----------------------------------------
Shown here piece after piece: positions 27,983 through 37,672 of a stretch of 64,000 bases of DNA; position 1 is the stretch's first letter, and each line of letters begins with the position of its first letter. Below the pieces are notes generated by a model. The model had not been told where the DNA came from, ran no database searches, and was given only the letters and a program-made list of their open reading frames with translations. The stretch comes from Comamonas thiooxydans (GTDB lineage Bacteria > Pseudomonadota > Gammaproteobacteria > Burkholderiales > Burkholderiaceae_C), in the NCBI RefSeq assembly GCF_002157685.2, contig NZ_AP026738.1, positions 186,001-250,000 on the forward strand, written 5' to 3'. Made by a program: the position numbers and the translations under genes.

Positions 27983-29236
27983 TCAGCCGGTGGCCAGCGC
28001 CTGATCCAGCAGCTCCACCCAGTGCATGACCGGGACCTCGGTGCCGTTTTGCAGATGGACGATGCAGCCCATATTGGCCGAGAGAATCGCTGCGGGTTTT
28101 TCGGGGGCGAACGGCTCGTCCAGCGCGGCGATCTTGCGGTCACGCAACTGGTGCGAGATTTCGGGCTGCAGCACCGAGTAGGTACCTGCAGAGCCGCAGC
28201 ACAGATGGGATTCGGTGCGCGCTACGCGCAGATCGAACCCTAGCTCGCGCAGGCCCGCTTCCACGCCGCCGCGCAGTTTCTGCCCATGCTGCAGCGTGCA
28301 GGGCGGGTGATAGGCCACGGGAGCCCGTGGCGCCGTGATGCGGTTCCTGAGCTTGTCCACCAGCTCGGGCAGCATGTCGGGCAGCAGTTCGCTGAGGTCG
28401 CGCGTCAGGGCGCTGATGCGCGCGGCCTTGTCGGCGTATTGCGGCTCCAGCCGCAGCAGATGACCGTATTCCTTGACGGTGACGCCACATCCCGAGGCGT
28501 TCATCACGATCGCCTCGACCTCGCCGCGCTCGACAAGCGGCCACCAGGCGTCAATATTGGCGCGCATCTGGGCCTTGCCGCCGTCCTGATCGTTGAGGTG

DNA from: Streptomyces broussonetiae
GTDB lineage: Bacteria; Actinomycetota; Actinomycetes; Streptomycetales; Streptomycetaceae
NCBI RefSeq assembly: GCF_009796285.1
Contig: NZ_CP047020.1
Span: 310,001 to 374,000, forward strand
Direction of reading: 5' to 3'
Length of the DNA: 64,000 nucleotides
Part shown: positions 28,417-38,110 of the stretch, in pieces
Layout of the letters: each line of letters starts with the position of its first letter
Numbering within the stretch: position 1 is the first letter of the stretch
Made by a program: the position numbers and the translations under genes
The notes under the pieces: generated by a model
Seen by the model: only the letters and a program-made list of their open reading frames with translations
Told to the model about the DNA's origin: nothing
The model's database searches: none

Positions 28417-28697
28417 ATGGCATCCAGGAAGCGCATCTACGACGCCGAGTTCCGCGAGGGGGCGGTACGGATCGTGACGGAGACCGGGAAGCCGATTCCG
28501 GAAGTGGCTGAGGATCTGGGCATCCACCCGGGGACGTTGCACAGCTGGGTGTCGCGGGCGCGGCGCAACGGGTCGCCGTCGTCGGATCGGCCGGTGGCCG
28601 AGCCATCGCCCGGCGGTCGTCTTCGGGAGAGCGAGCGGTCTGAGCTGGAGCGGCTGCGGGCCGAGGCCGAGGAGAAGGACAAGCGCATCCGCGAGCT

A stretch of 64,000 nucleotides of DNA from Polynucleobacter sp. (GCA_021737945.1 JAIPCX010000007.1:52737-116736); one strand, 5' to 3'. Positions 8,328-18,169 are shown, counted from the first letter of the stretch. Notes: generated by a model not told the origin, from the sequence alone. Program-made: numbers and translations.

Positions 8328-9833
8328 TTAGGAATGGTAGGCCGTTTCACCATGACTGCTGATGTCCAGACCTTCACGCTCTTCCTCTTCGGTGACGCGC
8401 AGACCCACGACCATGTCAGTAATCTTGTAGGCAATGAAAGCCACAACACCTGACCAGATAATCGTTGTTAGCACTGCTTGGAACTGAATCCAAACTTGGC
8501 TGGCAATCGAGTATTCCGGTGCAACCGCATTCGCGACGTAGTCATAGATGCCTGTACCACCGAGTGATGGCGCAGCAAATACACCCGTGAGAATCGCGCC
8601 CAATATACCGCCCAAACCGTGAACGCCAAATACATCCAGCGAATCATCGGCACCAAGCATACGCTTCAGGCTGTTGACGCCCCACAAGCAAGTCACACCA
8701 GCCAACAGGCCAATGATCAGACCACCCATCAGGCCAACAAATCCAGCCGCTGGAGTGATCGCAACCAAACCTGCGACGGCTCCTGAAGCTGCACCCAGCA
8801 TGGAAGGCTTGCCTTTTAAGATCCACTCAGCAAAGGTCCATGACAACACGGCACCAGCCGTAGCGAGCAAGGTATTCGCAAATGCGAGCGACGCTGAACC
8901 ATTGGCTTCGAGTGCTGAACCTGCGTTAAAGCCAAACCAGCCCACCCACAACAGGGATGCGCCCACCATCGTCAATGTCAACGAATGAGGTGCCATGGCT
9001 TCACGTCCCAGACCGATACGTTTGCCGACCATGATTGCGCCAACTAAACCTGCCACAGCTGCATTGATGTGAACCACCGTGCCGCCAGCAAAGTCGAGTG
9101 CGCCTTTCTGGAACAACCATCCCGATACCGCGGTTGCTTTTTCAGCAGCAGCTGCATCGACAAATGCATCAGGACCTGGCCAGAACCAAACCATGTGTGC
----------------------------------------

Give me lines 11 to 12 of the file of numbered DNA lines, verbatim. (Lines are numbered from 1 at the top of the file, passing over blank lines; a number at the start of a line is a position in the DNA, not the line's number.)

GTDB lineage: Bacteria; Actinomycetota; Actinomycetes; Streptomycetales; Streptomycetaceae
NCBI RefSeq assembly: GCF_009796285.1